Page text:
When Police Chief Young-nam (Doona Bae) is transferred to a small Korean seaside town, she almost immediately meets two of the town’s most notorious residents; Park Yong-ha (Song Sae-byeok) and his mother Park Jeom-soon (Kim Jin-gu). Soon afterwards, Young-nam meets the emotionally troubled, bullied and beaten Seon Do-hee (Kim Sae-ron) and finds herself getting involved in the young girl’s life.
A Girl at My Door is a slow moving but engrossing film, that has touches of Lolita about it, in all the most disturbing ways. Doona Bae is the emotional heart and soul of the film, and carries the story ably. Bae’s performance is subtle and understated, with the audience learning more about her as her past catches up with her. Kim Sae-ron is wonderfully innocent and disturbing as the young girl who Young-nam takes under her wing, and is as inscrutable as she is manipulative.
July Jung’s story is slow moving yet engrossing, with the relationship between the two women being given centre stage in the film. Camaraderie and friendship give way to anger and suspicion, before Do-hee finally reveals just how manipulative she can be. As director, Jung allows the story to unfold on screen, without the need for clunky exposition or rousing speeches. The audience is allowed to feel Young-nam’s depression and despair before finding out the cause of it, and we are taken on a journey with the two women at the heart of the film as their relationship grows and changes. The denouement of the film is shocking as it is troubling, but audience sympathy is firmly with Young-nam and her young charge; such is the power of their performances.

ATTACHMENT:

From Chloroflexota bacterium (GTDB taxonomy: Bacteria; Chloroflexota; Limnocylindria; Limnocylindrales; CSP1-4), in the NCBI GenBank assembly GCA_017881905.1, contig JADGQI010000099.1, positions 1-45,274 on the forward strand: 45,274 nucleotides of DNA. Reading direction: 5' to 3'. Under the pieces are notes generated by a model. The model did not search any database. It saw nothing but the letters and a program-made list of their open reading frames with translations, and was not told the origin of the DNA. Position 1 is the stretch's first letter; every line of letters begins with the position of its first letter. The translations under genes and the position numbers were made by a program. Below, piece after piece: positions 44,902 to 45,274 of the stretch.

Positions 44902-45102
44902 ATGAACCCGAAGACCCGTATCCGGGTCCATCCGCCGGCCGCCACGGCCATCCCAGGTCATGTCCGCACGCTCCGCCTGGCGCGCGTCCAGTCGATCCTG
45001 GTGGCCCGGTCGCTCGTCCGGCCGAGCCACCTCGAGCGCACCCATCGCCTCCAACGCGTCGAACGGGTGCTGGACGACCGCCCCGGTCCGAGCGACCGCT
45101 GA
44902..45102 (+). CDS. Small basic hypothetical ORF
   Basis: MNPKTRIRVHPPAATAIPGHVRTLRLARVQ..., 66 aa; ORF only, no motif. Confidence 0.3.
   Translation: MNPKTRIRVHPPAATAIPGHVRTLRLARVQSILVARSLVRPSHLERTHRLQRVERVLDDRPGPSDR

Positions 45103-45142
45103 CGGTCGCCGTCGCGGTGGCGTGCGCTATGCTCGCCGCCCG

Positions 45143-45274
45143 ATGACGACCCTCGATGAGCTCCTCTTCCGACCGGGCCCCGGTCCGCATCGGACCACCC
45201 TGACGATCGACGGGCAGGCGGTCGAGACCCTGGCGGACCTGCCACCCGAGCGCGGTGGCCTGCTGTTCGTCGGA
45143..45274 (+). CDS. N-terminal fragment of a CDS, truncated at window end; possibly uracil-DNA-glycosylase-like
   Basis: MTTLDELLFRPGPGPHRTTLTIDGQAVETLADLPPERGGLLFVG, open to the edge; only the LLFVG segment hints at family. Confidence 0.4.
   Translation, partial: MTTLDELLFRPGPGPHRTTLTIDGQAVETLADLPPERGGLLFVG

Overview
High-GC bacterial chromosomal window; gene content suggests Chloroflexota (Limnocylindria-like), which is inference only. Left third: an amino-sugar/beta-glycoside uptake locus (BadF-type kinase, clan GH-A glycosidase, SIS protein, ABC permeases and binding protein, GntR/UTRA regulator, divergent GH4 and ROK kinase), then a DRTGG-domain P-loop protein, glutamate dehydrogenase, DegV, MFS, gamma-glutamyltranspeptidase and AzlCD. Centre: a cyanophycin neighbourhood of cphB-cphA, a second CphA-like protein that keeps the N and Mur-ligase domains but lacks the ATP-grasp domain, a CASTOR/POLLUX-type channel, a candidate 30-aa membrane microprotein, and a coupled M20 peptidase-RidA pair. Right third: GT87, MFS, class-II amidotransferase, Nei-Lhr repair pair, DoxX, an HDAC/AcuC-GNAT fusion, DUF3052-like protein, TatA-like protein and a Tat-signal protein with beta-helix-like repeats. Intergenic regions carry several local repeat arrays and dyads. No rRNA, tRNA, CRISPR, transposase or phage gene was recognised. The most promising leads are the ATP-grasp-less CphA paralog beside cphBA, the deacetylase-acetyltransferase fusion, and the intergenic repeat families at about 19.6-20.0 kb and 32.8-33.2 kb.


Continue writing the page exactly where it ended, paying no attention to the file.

In all, A Girl at My Door is a tale of friendship, dependency, violence and manipulation, brilliantly told by July Jung. There are times when the film loses steam – mostly when the focus shifts from Young-nam and Do-hee – but the final 20 minutes of the film is gripping, heartbreaking but oddly uplifting.